OBJECTIVE: To investigate differences in the association between smoking and relative body weight by sex, age group and level of education.
DESIGN: Cross-sectional study.
SUBJECTS: About 36,000 men and women who participated in the Monitoring Project on Cardiovascular Disease Risk Factors in the Netherlands in 1987-1991.
RESULTS: The association between smoking and relative body weight differed by level of education. This difference was more pronounced among men than among women. Male heavy smokers had statistically significantly (P < 0.05) higher mean body mass index (BMI) than never smokers at high educational level, whereas they had a significantly lower mean BMI than never smokers at low educational level. In addition, ex-smokers had significantly higher mean BMI than never smokers in men with high education but not in men with low education nor in women. The difference in the association between smoking and relative body weight by educational level could not be explained by physical activity, fat intake or alcohol consumption nor by factors related to smoking behaviour.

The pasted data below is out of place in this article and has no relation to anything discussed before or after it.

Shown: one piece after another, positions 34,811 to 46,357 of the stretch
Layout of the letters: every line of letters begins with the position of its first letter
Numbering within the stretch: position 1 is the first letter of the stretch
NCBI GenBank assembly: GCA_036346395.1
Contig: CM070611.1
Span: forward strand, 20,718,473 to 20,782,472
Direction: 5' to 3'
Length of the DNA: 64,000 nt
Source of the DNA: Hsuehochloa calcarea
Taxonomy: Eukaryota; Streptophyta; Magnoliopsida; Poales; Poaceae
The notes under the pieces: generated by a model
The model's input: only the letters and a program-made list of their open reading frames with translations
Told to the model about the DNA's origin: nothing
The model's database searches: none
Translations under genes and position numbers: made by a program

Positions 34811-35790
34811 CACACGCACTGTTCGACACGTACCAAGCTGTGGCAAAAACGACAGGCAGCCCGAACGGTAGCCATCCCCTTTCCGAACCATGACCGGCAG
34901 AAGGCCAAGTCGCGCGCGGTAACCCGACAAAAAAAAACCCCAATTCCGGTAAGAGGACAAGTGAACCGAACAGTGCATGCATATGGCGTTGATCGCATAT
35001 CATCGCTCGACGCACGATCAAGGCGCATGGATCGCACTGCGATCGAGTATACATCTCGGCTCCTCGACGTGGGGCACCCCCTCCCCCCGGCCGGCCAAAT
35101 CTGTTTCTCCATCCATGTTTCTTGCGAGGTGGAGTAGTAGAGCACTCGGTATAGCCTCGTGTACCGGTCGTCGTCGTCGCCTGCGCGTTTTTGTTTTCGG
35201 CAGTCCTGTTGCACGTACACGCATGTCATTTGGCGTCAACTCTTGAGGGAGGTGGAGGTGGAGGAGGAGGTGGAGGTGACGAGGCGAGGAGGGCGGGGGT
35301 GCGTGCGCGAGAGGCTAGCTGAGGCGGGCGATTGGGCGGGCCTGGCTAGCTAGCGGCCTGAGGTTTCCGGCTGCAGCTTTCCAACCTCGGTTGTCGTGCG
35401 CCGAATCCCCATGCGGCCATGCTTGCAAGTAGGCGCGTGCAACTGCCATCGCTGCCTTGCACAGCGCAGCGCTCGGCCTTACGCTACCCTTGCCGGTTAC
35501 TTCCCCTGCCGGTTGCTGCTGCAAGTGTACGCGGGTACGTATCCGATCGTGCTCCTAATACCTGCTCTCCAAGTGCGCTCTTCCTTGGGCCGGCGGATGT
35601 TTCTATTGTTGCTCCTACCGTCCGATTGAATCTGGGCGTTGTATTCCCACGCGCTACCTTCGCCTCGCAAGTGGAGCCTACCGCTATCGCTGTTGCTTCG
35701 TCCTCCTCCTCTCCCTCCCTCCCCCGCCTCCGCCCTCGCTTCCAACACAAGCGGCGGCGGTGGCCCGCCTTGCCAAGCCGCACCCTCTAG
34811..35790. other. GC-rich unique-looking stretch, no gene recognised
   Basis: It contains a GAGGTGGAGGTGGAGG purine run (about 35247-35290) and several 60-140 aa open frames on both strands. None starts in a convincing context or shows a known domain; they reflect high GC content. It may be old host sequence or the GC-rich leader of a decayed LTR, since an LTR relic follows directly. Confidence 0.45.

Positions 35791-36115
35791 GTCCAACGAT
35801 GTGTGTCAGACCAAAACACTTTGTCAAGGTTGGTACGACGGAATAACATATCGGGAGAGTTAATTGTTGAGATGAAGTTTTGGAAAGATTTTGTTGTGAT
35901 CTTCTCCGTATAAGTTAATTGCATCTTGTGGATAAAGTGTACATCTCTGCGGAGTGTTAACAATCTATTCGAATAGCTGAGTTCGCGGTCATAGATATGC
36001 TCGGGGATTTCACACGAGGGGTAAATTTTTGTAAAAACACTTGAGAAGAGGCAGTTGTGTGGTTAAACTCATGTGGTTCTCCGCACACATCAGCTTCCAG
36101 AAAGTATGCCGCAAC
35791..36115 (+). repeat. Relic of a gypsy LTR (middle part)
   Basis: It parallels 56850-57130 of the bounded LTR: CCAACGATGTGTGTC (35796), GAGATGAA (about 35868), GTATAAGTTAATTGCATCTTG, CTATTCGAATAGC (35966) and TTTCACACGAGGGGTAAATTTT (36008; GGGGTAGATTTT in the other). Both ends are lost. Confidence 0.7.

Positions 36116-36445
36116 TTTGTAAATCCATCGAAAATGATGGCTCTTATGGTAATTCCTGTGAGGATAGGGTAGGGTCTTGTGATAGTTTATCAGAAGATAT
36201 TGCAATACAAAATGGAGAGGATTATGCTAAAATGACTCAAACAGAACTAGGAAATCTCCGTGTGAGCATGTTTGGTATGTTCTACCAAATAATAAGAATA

CONCLUSION: The association between smoking and relative body weight may differ between subgroups within one population. Therefore adjustment for these subgroups, for example for educational level, may be inappropriate in studies of the BMI-smoking relationship. Also, stopping smoking may have difference effects on weight in these subgroups.
|Number of pages||8|
|Journal||International journal of obesity and related metabolic disorders : journal of the International Association for the Study of Obesity|
|Publication status||Published - Mar 1997|
- Body Mass Index
- Body Weight
- Cross-Sectional Studies
- Educational Status
- Life Style
- Middle Aged
- Sex Characteristics
- Journal Article